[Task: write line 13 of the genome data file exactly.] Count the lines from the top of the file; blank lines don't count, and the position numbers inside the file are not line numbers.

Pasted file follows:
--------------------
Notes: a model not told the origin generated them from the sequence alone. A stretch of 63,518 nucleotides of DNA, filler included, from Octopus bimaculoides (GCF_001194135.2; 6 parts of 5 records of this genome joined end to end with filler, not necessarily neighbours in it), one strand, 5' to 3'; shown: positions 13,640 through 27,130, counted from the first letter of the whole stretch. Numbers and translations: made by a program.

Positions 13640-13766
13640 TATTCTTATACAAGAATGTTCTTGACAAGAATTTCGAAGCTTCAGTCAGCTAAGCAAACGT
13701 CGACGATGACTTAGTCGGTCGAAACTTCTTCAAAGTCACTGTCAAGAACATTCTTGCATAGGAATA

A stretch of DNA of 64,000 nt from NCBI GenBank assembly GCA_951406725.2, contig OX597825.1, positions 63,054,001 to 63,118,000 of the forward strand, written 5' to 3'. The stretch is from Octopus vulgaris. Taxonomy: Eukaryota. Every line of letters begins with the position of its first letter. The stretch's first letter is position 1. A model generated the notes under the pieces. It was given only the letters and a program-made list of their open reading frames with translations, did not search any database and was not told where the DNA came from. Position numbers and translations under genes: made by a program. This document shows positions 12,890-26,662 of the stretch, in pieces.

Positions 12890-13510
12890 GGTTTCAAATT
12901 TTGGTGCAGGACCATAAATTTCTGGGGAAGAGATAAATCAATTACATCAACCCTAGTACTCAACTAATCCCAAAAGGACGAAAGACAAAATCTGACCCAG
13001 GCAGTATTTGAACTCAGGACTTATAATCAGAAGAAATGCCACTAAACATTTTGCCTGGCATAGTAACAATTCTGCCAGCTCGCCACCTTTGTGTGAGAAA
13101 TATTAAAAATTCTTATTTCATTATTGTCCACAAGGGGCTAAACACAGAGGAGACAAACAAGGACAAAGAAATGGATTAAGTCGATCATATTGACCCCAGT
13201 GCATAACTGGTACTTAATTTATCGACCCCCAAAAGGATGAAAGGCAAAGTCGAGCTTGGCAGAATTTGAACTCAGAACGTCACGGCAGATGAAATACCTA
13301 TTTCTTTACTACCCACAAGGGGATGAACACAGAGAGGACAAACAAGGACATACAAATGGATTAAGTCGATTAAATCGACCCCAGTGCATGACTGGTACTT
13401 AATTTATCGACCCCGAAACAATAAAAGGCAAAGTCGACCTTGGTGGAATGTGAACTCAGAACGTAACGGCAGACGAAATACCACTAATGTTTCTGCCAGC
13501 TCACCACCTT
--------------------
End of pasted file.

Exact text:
13401 AATTTATCGACCCCGAAACAATAAAAGGCAAAGTCGACCTTGGTGGAATGTGAACTCAGAACGTAACGGCAGACGAAATACCACTAATGTTTCTGCCAGC